Street: Are you working on anything now? HVS: I find I’m always working on something. I have entire folders full of unfinished poems and one–liners. I’m currently rewriting a poem focusing on how astronomy and love are connected. I’m also thinking about a potential show piece for the Excelano spring show (April 1 and 2).
Street: How long does it usually take you to write a poem? Is it a spontaneous thing or a long revision process? HVS: It depends. I typically prefer to get it all out at once, edit the next day and then consider a piece “finished.” (This is rarely how it works.) Some of the best ideas take months to really develop. And sometimes it’s necessary to let something sit for a while before picking it up again. I find once I get frustrated with a particular piece or idea, my ability to write decreases. If it’s forced, it generally doesn’t come out well. I write best when I’m excited to be writing.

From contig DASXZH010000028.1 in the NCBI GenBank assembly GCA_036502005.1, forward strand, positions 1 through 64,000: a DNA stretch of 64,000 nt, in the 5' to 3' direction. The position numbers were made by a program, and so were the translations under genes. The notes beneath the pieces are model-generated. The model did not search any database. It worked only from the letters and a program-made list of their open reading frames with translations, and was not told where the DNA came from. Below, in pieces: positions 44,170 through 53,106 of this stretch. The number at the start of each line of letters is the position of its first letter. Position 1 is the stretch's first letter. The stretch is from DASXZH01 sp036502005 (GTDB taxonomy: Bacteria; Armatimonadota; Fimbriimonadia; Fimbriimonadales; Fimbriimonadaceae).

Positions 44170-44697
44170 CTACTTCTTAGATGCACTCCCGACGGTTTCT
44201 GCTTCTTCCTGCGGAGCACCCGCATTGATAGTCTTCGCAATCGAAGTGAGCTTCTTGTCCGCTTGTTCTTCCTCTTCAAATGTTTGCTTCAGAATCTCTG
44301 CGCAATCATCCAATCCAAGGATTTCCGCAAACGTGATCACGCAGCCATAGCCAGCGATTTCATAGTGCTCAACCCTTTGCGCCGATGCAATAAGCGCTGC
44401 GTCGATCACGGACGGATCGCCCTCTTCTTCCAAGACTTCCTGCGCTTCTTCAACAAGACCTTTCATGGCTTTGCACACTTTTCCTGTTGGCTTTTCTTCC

Street: Would you say there is a culture of slam poetry? Are there any places in Philadelphia where you’ve found a concentration of it? HVS: Absolutely! There are a ton of poets and performers on campus alone. In addition to the Excelano Project, there is also lots of writing and performing at the Kelly Writers House (on campus/where slam poet Cristin Aptowicz is the writer in residence). Furthermore, I’m constantly learning about slam venues that exist around Philly. There is an abundance of poetry cafes and open mics. I know Temple University has a slam team too.
Street: How has being a part of the Excelano project influenced your work? HVS: I knew about the Excelano Project before I knew they were a Penn affiliated group. It wasn’t until after I was admitted to Penn that I made the connection. Since I got into the group at the start of second semester, they’ve had a huge influence on me. I’ve never had the opportunity to be in such a community of talented poets and performers before. It’s incredibly inspiring. I’m getting the chance to workshop pieces and improve my performance. I’m also getting the chance to perform with greater frequency and in more venues. It’s exciting! The amount of talent in the group is itself an enormous inspiration to me.